When you combine Giacomo Tachis and Tenuta San Guido with Cantina Santadi and some of the best Sardinian terroir, it should come as no surprise that you craft a wine that repeatedly earns Tre Bicchieri awards. Barrua is one such wine. What could rightfully be described as a benchmark for the island, this Sardinian superstar is consistently excellent. From the beginning, Tachis conceived Barrua as an ultra premium wine. His vision was to create a marriage between Tuscany and Sardinia; “it must be a masterful blend and will be a resounding wine!”
I can easily understand how wine lovers may have an issue with this wine. I think it’s easily among the best Sardinian wines I’ve had. The trouble is, what does exceptional Sardinian terroir represent? How should a great Sardinian wine taste?
The island is enormous and is Italy’s third largest region after Sicily and Piedmont. As a result, the terrain varies widely from desert, to snow peaked mountains and sandy vineyards. Some of the most important wineries are Pala, Punica and Argiolas. All three have impressed. Yet, while Cannonau is probably the islands most widely planted and well known grape, it’s absent from Barrua. Is that atypical? As a consequence, I can understand the criticism from those who may feel Barrua is too “international”. However, I have none to give. I’ll leave it at that and entertain your thoughts in the comment section.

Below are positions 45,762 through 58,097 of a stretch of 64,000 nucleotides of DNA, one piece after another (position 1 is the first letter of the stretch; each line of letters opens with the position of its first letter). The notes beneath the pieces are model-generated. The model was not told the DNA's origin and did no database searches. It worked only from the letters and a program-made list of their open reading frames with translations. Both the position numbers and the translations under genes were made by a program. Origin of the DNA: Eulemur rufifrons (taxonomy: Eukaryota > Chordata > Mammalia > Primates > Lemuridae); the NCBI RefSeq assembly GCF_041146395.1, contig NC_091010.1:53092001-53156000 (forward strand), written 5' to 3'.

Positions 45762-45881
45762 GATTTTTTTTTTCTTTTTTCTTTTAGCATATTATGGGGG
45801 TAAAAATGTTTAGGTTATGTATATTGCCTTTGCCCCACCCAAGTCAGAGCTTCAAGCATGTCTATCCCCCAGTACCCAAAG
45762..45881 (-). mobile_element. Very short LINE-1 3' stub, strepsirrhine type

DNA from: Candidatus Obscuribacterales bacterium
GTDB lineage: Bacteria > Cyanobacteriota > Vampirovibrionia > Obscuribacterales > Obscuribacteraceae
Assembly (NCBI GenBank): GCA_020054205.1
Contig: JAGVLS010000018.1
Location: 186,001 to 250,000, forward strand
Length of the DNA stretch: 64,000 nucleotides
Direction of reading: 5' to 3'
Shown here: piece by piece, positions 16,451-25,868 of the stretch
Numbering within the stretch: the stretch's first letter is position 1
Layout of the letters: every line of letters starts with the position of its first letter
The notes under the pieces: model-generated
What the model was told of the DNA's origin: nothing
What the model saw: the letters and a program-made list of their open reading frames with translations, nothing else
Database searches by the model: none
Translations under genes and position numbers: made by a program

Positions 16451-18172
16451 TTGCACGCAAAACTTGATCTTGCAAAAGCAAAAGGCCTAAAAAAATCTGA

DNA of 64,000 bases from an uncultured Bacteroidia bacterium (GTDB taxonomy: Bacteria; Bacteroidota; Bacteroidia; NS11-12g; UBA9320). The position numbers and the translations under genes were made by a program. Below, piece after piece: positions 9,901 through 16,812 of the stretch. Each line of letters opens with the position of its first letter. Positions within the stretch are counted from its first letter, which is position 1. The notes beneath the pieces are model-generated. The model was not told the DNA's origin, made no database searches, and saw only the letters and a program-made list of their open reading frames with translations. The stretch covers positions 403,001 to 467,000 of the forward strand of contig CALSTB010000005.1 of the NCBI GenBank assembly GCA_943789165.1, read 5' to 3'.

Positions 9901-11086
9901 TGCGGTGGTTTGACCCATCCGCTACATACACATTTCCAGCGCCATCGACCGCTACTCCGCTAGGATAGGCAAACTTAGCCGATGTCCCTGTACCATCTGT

Punica’s 65 hectares of vineyards lay inland from the coast and are comprised of Carignano, Cabernet Sauvignon, Cabernet Franc, Merlot and Syrah. Barrua is a blend of three of these varieties. Vinified in stainless steel, the wine is aged for 18 months in French barrique; 30% of which are new. We did not decant the wine, however I opened it about 60 minutes before dinner.
The 2015 Barrua is an outstanding wine. Deep crimson red with purple reflections, the wine boasts intriguing aromas of crushed black plum, eucalyptus, baking spices, sweet tobacco and licorice. Full bodied, the ripe black plum fruit is rich and fresh on the palate. Accented with rosemary, wet stones and a sandy texture this drinks very well now despite the significant tannic structure. At around $38-$40 this remains an excellent value. 93 points. Find this wine.